As I say this is just a start, I’m hoping to make some nicer looking lots for the next race…

Advertisements

M38: an open cluster in Auriga

As I continue on with the Messier list of objects we encounter yet another open cluster of stars. In this case we are looking at M38 in Auriga – another perfectly good binocular target. The brightest star of this cluster has a luminosity that equates to about 900 Sun’s – so pretty darn bright.
M38

A year back in the UK

It’s now been a year since [I left Calgary] to come back to the UK. Time has flown by and I can’t quite believe that it was a year ago. Its quite fitting that I write this now, my rebate for tax from the Government of Canada just got deposited in my account 🙂
The last year has been at times rather stressful but has had some very good highlights. I just can’t believe how fast it has gone.
In all fairness that should be expected as I started new job, moved house twice (including a period of time where I spent the week in some house
in Cambridge and the weekend in Brum), got married and did various bits of travelling.
I think the highlight of my time being back in the UK so far has to be getting married. That involved lots of work but was just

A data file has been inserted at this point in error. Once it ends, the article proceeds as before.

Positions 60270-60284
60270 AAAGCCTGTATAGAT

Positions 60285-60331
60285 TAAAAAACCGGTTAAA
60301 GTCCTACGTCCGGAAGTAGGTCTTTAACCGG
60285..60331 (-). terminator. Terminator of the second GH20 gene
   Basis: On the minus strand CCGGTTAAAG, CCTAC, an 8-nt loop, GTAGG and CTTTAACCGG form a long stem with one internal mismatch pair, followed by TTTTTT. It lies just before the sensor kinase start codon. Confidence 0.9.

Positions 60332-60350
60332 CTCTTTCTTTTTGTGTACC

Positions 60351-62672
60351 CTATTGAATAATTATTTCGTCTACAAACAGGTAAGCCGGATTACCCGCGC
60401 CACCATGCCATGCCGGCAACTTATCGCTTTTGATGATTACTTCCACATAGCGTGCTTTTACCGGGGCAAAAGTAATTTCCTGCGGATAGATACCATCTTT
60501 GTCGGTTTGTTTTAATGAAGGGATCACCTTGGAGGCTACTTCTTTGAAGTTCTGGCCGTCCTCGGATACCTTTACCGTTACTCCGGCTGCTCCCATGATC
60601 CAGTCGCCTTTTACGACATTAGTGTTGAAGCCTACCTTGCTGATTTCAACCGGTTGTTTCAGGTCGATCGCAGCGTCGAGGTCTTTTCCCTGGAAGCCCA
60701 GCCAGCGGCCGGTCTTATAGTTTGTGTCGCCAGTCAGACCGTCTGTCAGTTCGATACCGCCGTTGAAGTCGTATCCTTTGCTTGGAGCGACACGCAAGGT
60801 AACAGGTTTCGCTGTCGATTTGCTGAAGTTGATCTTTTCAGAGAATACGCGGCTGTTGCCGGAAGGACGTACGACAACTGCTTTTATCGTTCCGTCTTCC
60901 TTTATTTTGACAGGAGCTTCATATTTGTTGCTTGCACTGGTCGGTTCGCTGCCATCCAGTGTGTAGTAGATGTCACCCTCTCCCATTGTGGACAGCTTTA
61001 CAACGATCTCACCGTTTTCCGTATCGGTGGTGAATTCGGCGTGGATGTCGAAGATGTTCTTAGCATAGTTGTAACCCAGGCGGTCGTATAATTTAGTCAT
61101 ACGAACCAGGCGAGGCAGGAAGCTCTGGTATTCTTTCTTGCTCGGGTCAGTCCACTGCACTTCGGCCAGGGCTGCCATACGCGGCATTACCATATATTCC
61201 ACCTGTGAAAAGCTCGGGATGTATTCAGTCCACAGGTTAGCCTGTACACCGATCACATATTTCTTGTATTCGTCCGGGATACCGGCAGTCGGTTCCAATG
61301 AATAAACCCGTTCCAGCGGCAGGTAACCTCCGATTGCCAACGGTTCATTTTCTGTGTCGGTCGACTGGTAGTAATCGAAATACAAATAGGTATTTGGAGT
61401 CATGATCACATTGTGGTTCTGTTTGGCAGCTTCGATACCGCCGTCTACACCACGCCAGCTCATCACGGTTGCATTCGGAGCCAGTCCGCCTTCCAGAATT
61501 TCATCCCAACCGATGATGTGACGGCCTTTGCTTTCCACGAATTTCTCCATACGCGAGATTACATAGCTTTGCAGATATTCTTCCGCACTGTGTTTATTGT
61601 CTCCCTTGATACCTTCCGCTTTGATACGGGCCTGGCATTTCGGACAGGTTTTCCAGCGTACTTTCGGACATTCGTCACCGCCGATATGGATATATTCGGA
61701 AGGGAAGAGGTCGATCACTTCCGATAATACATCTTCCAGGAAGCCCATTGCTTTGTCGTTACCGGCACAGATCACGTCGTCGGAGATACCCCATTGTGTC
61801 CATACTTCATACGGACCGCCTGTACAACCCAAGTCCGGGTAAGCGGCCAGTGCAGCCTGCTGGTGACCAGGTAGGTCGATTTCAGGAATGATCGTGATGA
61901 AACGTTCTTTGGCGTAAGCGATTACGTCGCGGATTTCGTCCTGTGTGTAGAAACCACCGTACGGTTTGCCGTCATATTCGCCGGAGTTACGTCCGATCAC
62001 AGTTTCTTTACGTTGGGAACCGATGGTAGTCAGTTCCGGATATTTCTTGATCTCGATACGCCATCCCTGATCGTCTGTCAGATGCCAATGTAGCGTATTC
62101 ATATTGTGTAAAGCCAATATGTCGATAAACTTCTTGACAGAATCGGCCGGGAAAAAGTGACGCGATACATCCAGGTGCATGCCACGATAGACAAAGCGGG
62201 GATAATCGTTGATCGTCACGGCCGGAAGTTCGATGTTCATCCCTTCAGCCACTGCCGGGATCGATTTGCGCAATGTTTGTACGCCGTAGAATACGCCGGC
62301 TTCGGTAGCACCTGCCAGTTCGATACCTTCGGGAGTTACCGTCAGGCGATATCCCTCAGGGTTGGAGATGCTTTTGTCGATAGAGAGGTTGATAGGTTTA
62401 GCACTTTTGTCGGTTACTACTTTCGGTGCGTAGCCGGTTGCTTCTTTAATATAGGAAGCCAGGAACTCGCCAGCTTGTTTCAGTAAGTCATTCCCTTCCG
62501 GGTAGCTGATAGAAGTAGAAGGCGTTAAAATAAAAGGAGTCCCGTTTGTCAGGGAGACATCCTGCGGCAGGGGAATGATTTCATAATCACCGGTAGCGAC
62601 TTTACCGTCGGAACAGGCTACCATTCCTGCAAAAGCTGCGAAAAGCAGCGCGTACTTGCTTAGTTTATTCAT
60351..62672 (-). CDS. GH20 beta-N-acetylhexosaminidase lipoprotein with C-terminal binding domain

awesome. It was great to see everyone again, some old friends that I just don’t see often enough.
There are moments when I do miss being in Calgary, but that’s mostly the people – I made some good friends out in Canada. I also miss the weather, cold in winter warm in summer. It always appeared to either be gorgeous sunshine or snowing there. Its May and its just dank here and has been overcast for about a two weeks.The time in Calgary really did me good and I think I grew up a lot during it. Nice to be able to compare the living in two countries and just how similar many things are.
Though I really have had a great year that has involved a decent amount of travelling would have liked a bit more but less of the 3 hour train journeys (one way) between Birmingham and Cambridge.
We managed to go to India for some observing at the GMRT and a little bit of travelling ([day 1], [day 2], [Ellora and Aurangabad], [Ajanta], [Pune], [KFC], [Mumbai]):
Me at GMRT
To [Paris for a conference], and a weekend off:
Eiffel Tower at night
For a meeting in [The Netherlands]:
Amsterdam Central Train Station
and oh honeymoon to Bath and Croatia/Slovenia ([Plitvice Lakes],[Pula Groznjan],[Rovinj], [Lake Bled] ):
Lake Bled from Castle
Though more important than any of that – I got to go to the [new Wembley] at last!
More recently I became the Outreach Officer in the Astrophysics group so that means lots more of what I really enjoy – talking about astronomy.
So overall, not too bad a year. Now onto the second and my second as a post-doc at the University of Cambridge – I wonder what the next year to offer? Should be fun.

A trip to Amsterdam